It could be argued that we're living in one of the best times in history for gadget-loving geeks. With gadgets hitting the market like the Gear Fit, Pebble Steel and Google Glass, it's easy to fall in tech lust over and over again. But how much should a good idea be worth? Take Google Glass for example: a new report says that the materials to build it cost less than $100, so why does it cost over $1500 at a retail level? How much is a good idea worth?
A new report from Teardown.com (which admittedly has some flaws which we'll get to), says that the cost of making Glass is around $US73 all up:
$5.66 for a 5 MP camera, $13.96 for a processor, $8.18 for 16 GB of NAND memory, and so on...
Google has slammed this figure as "absolutely wrong" in a WSJ report, and the guy behind the original teardown admits, it's probably closer to $US95 if he's honest about how much that glass prism screen that makes Glass so revolutionary actually costs (he originally estimated $US3).
But even if that prism cost the web giant $500, you're still looking at a mark-up of around $1000 for Google Glass.
Google recently offered Glass to the public for one day only, at the whopping retail cost of $1500. For some, that's a small price to pay for the future. For others, it's the price of a new laptop for school or work, next month's rent money or a beater car to get you to and from your job.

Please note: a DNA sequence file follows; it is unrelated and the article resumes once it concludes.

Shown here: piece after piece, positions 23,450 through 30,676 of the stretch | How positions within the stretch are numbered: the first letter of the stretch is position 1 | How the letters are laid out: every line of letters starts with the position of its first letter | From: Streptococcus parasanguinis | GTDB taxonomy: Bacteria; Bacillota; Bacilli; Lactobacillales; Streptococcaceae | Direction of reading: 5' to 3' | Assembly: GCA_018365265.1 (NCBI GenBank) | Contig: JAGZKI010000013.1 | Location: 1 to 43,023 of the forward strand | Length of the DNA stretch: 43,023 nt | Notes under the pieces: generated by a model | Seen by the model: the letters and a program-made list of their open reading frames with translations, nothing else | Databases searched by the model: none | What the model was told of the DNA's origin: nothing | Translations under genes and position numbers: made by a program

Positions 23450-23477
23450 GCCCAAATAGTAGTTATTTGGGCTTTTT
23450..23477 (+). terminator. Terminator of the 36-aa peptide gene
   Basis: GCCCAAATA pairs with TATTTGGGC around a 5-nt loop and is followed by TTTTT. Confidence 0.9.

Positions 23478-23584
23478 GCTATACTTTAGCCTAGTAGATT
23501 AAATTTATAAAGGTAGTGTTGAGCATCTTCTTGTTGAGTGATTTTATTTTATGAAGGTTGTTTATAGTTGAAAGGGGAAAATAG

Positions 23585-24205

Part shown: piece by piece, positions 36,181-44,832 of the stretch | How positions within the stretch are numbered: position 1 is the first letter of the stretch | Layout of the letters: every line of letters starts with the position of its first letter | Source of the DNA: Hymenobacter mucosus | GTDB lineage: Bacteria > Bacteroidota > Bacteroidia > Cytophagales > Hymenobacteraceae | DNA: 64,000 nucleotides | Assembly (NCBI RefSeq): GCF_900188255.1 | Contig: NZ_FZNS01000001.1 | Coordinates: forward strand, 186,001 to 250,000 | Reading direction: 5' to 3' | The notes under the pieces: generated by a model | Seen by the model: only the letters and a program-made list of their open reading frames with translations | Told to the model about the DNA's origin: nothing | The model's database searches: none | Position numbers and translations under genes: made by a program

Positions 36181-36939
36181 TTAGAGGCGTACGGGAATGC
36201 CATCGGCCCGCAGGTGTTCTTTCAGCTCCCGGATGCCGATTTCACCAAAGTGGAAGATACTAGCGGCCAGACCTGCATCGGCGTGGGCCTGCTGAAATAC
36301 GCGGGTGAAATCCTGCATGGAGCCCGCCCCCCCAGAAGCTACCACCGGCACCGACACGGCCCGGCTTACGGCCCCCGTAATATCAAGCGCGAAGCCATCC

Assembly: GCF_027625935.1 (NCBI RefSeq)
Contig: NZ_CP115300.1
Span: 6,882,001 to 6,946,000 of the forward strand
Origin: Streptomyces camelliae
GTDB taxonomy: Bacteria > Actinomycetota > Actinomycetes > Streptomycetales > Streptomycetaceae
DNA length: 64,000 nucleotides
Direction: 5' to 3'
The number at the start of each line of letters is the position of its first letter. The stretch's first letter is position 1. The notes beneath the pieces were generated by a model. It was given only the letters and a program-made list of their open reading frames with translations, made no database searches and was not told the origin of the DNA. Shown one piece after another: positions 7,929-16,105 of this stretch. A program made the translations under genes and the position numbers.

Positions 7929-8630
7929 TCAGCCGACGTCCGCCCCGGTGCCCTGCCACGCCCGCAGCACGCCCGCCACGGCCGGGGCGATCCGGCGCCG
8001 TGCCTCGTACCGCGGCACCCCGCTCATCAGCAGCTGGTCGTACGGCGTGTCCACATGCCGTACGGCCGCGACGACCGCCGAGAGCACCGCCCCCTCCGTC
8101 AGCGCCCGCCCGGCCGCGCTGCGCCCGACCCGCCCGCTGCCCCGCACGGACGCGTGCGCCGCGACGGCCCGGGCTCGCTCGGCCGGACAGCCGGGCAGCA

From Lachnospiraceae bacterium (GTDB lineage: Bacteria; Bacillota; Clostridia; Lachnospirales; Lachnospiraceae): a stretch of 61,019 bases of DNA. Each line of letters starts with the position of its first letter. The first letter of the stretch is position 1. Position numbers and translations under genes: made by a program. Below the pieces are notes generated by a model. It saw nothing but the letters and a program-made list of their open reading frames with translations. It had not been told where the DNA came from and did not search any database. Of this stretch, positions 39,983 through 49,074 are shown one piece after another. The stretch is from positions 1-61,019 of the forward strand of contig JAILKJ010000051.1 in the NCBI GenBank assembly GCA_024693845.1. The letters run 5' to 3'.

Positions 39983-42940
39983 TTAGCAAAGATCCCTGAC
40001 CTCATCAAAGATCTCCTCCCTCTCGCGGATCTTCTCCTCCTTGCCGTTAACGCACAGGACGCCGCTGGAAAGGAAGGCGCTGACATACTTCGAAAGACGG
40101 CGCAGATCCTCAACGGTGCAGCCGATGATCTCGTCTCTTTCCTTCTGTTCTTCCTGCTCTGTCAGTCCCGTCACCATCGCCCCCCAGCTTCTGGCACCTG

So what's the real price of a good idea? How much should years of research and development time actually be worth?
Google's geeks spent years inside the Google X labs holed up, trying to birth the future out of a few rubber bands and some science. Eventually, they came up with Glass, and innovated a computer inside a glasses frame, and a screen that fits in front of your eyes without any discernible loss of quality or resolution from the notification panel. No mean feat.
But does it really justify an extra $1400 on top of the retail price for what is essentially a glorified Bluetooth accessory for your Android phone?
Google isn't the only party to slug you for its innovative products. Apple, Samsung, Sony, HTC, Microsoft: they all do it. Materials are cheap, and manufacturing them on a massive scale makes them cheaper. They have to price the product accordingly in order to recoup the costs they spent building the product from scratch, and they need to carve out a profit for themselves to keep going. Profit shouldn't be a dirty word, but gouging customers certainly should.
So how much is a good idea worth? $100? $500? $1500?
Pick your favourite gadget or even your smartphone, and tell us in the comments what you'd pay for it given all the good ideas and R&D that went into it.